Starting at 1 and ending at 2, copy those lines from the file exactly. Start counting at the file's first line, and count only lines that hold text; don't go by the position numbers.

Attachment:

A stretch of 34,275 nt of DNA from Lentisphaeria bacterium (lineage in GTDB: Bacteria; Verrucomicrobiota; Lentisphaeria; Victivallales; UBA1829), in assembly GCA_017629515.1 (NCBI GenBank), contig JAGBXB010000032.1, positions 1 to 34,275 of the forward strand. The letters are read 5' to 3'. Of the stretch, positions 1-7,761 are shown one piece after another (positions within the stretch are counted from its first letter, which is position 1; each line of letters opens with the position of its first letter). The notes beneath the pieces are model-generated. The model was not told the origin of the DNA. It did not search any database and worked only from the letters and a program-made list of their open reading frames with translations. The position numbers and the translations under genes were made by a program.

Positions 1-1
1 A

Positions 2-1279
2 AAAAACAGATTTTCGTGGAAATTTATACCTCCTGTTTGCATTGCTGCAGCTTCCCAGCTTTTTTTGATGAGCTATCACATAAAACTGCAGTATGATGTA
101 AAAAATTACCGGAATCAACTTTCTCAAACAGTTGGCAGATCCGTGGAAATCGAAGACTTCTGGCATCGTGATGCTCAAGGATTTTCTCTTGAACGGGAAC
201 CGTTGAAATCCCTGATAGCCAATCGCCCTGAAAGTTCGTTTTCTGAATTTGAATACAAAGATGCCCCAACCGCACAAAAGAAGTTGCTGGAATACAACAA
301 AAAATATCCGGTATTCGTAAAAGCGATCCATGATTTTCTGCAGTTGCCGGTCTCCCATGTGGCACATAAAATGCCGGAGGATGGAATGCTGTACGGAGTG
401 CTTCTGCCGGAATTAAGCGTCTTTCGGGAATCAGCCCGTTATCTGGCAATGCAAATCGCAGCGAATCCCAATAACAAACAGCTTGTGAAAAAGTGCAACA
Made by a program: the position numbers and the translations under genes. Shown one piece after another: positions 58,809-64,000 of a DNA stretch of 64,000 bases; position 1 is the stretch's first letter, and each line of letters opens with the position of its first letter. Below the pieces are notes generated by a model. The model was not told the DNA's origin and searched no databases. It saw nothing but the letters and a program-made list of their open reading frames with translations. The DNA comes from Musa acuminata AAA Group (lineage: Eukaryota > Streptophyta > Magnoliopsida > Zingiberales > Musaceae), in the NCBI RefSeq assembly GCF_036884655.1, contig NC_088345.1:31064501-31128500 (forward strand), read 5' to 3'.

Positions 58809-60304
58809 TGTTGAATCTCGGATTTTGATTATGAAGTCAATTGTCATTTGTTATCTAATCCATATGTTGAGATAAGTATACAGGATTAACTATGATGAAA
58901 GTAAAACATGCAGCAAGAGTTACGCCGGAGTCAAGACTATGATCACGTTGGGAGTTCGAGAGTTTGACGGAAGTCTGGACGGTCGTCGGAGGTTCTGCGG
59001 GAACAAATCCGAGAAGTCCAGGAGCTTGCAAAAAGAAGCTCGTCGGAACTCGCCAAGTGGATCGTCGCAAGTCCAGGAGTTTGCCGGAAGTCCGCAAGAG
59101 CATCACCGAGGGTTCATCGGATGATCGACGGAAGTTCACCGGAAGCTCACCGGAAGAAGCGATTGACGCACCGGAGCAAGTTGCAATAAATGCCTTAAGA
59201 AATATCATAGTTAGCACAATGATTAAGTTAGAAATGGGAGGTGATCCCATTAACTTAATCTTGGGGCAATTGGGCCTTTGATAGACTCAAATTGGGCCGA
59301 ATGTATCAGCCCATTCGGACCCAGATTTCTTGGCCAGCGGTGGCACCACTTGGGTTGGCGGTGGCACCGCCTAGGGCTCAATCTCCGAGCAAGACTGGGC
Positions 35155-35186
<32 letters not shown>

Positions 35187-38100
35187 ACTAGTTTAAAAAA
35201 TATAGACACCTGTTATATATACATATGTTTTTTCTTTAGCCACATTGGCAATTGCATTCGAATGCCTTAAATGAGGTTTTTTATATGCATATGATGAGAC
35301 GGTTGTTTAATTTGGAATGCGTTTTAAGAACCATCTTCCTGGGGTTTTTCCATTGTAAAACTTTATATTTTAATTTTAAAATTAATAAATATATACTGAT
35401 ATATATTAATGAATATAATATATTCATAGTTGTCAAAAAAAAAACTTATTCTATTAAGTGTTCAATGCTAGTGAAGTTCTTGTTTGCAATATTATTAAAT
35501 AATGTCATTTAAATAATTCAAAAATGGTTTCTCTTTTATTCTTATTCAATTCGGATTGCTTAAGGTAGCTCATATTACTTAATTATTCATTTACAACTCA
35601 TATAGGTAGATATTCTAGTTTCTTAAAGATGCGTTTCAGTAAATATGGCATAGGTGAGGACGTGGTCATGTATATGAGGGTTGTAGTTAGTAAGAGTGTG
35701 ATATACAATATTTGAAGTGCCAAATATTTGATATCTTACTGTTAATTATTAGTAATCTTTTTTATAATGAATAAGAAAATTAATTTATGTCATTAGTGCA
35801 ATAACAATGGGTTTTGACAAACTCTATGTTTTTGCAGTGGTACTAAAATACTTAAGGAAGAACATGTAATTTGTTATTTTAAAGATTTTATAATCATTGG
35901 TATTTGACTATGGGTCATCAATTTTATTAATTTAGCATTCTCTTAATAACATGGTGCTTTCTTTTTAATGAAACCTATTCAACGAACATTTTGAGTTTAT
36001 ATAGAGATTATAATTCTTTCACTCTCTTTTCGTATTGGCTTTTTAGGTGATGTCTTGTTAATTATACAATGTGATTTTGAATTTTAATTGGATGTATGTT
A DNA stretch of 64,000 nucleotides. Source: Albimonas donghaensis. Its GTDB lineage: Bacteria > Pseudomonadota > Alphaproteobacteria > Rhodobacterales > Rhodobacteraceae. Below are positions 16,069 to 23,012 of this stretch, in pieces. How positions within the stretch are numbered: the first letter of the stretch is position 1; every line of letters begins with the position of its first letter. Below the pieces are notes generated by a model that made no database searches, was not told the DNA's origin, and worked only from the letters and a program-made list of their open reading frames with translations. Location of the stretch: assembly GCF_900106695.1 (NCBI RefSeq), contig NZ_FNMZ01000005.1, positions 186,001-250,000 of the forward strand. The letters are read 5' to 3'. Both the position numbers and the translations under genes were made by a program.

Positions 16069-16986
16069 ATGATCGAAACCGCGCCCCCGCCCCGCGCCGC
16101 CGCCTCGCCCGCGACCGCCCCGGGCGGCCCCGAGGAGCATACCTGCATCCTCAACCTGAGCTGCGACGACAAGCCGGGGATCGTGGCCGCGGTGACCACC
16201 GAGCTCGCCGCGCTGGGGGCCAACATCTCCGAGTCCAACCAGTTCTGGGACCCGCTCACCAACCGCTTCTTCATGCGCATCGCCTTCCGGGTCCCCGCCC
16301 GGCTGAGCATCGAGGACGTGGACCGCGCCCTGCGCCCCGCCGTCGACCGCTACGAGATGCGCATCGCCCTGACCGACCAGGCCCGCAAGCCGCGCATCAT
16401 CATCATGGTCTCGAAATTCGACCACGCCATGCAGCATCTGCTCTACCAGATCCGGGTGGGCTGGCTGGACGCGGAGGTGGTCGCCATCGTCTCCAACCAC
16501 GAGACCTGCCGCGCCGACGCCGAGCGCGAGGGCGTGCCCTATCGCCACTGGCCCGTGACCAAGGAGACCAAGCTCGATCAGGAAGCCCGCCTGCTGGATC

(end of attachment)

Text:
A stretch of 34,275 nt of DNA from Lentisphaeria bacterium (lineage in GTDB: Bacteria; Verrucomicrobiota; Lentisphaeria; Victivallales; UBA1829), in assembly GCA_017629515.1 (NCBI GenBank), contig JAGBXB010000032.1, positions 1 to 34,275 of the forward strand. The letters are read 5' to 3'. Of the stretch, positions 1-7,761 are shown one piece after another (positions within the stretch are counted from its first letter, which is position 1; each line of letters opens with the position of its first letter). The notes beneath the pieces are model-generated. The model was not told the origin of the DNA. It did not search any database and worked only from the letters and a program-made list of their open reading frames with translations. The position numbers and the translations under genes were made by a program.

Positions 1-1